While the screenplay (by Clay Tarver and Jeffrey Abrams) is just fresh and original enough to keep things moving, the real star of the movie is Dahl's camera. The endless stretches of highway and the seemingly harmless sound of radio static take on truly ominous tones, and the result is a movie that creeps you out in an enjoyable subtle fashion.
Several effective scenes of tension are littered throughout the film, most notable a sequence showing the brothers trying desperately to eavesdrop on a neighobring motel room. And without giving anything away at all, Joy Ride has a white-knuckled finale that will have you pulling at your clothes.
Aside from the perpetually hidden antagonist known as "Rusty Nail", Joy Ride is essentially a three-character piece. As Lewis, Paul Walker gives possibly his strongest performance to date. Without the unrealistic swagger necessary for movies like The Fast and the Furious and She's All That, Walker could prove to be a solid character actor. As the lovely Venna, Leelee Sobieski (Deep Impact, The Glass House) is quite good, although she only a few opportunities to prove it.
The performer who steals the entire film is the fantastic young actor Steve Zahn. Perhaps best known as "the funny one" from That Thing You Do!, Zahn has filled his resume with an unending string of quirky and entertaining performances in movies like Out of Sight, Suburbia and Happy, Texas. Zahn has such a sly and bemused delivery that he's simply a joy to watch.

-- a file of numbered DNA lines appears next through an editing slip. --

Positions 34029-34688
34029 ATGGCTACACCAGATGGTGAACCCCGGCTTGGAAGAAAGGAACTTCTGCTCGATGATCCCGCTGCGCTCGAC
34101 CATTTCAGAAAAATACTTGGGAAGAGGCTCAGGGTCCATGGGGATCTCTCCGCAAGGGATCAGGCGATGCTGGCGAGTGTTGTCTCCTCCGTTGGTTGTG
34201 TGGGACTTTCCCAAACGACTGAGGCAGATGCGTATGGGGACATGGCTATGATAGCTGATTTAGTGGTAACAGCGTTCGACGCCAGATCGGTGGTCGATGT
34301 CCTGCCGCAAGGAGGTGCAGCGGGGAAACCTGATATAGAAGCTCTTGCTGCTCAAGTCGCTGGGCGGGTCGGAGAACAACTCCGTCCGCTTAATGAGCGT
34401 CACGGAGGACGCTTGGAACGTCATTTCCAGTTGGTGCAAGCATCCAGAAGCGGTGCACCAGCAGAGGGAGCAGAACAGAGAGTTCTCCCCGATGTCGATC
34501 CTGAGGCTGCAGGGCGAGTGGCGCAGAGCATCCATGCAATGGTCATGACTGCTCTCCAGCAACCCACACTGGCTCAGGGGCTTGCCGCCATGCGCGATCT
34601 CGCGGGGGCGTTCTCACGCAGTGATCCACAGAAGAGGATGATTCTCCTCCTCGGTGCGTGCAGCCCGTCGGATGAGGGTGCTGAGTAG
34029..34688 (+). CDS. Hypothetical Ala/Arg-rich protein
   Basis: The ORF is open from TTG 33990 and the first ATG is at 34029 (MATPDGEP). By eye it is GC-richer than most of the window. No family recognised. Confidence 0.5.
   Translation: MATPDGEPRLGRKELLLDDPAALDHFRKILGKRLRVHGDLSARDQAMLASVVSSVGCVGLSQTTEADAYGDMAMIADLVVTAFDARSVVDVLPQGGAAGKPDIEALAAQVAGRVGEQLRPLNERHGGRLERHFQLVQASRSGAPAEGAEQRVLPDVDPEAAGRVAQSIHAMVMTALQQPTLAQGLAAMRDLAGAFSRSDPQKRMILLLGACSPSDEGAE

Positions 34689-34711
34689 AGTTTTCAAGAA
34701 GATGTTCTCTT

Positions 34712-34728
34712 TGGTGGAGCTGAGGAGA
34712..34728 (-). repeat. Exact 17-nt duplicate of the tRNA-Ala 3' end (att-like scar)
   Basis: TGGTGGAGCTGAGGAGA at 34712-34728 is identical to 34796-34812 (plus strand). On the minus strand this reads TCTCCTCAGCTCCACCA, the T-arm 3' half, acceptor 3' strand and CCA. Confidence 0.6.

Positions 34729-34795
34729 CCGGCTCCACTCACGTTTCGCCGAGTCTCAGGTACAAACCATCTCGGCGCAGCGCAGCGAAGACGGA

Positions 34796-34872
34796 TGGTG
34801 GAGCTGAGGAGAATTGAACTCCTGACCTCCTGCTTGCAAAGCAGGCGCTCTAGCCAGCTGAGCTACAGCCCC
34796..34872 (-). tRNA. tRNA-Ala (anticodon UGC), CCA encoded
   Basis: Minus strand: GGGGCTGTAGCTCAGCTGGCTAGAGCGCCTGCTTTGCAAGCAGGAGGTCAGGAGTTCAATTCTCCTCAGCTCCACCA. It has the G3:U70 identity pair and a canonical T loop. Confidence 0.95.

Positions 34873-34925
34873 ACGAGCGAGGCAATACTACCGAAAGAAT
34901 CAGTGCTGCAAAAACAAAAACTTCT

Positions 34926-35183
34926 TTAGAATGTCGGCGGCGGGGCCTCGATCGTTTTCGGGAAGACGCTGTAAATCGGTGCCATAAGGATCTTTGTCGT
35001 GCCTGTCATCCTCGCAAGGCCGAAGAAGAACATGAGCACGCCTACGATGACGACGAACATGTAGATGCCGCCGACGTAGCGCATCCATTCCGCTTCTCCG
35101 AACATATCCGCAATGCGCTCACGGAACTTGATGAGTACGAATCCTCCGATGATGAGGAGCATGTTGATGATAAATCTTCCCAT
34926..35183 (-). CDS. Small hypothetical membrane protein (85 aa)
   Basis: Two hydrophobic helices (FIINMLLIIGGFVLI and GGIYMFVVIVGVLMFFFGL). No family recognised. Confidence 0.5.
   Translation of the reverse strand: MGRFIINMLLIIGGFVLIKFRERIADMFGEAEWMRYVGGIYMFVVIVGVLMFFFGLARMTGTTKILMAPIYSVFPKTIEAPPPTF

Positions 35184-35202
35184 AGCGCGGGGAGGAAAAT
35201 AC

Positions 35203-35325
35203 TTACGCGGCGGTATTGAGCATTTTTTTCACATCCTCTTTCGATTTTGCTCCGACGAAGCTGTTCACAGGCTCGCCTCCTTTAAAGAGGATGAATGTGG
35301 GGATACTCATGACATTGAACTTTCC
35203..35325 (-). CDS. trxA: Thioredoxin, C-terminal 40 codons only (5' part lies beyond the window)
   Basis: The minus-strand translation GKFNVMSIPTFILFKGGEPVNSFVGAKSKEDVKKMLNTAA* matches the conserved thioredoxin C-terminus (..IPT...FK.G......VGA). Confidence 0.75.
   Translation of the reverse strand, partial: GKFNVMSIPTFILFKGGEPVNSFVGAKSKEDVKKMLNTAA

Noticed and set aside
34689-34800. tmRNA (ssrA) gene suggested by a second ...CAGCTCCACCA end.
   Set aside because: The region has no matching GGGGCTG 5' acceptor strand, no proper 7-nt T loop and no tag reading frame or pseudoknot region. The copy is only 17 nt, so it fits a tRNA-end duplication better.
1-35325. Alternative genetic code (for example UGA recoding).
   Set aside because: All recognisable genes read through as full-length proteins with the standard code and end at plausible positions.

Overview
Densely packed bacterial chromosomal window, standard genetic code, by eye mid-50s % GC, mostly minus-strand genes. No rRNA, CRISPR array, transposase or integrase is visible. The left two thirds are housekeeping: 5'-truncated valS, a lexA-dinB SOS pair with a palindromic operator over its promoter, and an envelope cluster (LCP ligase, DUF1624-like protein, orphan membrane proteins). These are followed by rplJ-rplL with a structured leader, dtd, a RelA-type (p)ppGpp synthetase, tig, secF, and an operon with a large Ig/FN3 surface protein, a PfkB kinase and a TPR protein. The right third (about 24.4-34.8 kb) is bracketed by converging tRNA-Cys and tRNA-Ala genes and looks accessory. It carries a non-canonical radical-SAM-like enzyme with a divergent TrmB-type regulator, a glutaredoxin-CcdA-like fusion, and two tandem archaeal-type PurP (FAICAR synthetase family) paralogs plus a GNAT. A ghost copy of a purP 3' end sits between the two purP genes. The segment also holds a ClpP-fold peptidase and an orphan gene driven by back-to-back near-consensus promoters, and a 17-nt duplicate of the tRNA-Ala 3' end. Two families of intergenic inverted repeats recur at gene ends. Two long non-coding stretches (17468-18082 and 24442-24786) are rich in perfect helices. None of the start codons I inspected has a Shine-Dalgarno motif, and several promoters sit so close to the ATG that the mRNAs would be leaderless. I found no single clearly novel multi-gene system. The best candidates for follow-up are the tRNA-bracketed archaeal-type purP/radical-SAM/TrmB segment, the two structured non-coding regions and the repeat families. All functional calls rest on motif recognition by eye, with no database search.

While Joy Ride certainly isn't going to win any awards for rampant originality, Dahl and his cast deserve praise for breathing some entertaining new life into a generally stale genre. Imagine Jeepers Creepers with twice the smarts and half the silliness.
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Mark Cappelletty

Senior HTF Member
Jun 6, 1999
Saw it today and thought it was very good; lean and mean-- not bloated and insulting like most of this genre.
Is that the same Clay Tarver from the band Chavez who wrote this? I know music critic/one-time Guided by Voices bassist Jim Greer co-wrote that Max Keeble movie.


Senior HTF Member
Jan 17, 2001
Las Vegas
Real Name
John Steffens
I also thought this was pure fun. Alot better than what I thought it was going to be. I thought Steve Zahn gave a strong performance. A nice little cat & mouse thriller, without all that stupid unable to kill the slasher, by riddiling him with bullets, knives and such. Just an average guy chasing some pranksters.